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Officials push for I-94 Gateway project, options could connect Wis., Twin Cities

By Kevin Featherly
Dolan Media Newswires

St. Paul, Minn. — A delegation of Twin Cities-area officials who met with congressional leaders to talk up the I-94 Gateway Corridor are voicing optimism about the project’s prospects.

“I think we are picking up steam,” said Rafael Ortega, a Ramsey County commissioner who’s also a member of the Gateway Corridor Commission.

Ortega said he thinks the meetings may have helped lay the groundwork for speeding the development of transit options along the Gateway Corridor, which stretches east from St. Paul into Wisconsin.

“We’ll look at the analysis, we’ll look at the hard numbers and we’ll let it be data-driven,” Ortega said. “But I think we can move this much quicker than the Central Corridor (light rail transit project). I would like to see it moving in the next five years, (to) where we are next in the queue.”

The Gateway Corridor project is an undefined plan to improve transit options along the Interstate 94 corridor. Possibilities include instituting bus rapid transit, light-rail or commuter rail along the route, possibly stretching as far east as Eau Claire, Wis.

The project is still in its incubation stage, with a study analyzing options barely under way.

At the end of September, three members of the Gateway Corridor Commission — a group of regional elected officials and business representatives — met with members of Congress and a federal official in Washington.

Commission members making the trip included Ortega; Gary Kriesel, vice chairman of the Washington County Board of Commissioners; and Lake Elmo Mayor Dean Johnston.

They met with five Minnesota congressional members — Democrats Sen. Amy Klobuchar, Sen. Al Franken, Rep. Betty McCollum and Rep. Keith Ellison and Republican Rep. Michele Bachmann — and Democratic U.S. Rep. Ron Kind of Wisconsin.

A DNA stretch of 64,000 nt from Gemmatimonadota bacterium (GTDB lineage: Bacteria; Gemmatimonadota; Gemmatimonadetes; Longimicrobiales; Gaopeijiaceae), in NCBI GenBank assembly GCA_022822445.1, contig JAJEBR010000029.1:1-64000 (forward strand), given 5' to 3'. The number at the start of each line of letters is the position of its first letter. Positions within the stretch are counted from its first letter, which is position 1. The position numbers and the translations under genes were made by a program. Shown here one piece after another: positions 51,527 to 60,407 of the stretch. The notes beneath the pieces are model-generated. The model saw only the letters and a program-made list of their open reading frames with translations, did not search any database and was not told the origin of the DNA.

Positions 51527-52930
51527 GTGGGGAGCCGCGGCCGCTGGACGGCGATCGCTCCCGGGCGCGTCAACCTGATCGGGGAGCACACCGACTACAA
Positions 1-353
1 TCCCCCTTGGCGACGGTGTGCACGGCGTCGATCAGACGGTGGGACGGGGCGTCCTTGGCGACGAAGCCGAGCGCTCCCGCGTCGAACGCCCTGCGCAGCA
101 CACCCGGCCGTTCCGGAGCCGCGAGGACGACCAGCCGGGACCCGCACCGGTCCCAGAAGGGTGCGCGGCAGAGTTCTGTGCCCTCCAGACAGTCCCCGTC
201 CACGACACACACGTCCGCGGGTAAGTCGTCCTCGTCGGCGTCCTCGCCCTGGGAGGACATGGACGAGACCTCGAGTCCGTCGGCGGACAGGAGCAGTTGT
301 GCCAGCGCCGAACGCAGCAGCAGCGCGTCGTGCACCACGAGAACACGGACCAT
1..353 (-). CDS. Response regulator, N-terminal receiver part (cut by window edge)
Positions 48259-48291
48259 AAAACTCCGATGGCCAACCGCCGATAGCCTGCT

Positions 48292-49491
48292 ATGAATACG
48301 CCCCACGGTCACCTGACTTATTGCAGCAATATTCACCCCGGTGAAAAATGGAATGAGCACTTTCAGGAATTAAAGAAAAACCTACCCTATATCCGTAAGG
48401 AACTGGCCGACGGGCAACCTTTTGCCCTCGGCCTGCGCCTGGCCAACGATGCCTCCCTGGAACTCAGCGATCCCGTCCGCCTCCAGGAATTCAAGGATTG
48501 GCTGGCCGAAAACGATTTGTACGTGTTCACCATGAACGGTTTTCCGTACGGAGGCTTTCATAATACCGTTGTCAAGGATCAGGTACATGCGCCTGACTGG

The Gateway Corridor group also met with Democratic U.S. Rep. Jim Oberstar’s chief of staff, and with Therese McMillan, deputy administrator of the Federal Transit Administration.

The immediate business of the trip was to push for a $12 million request, submitted earlier this year, to help pay for environmental, design and engineering, and right-of-way acquisition work along the corridor.

“We’ve got the dollars for the alternative analysis that is under way now,” Ortega said. “But once that is completed, we don’t want to have a gap time. So what we are saying (with the $12 million request) is that we need to be in the new transportation bill as an authorized corridor.”

The options analysis should be completed next year, Kreisel said.

He characterized the meetings in D.C. as successful. For example, Kreisel said, McCollum has long been a champion of new mass-transit along I-94, but the talks provided evidence that there’s bipartisan support for transit among congressional members whose districts touch the route.

Officials in Washington were impressed that multiple states, counties and cities are involved in the Gateway Commission, and are approaching them with their requests for money as a united front, Ortega said.

“Ten or 12 years ago we used to go there individually and compete,” he said. “Now we are going together.”

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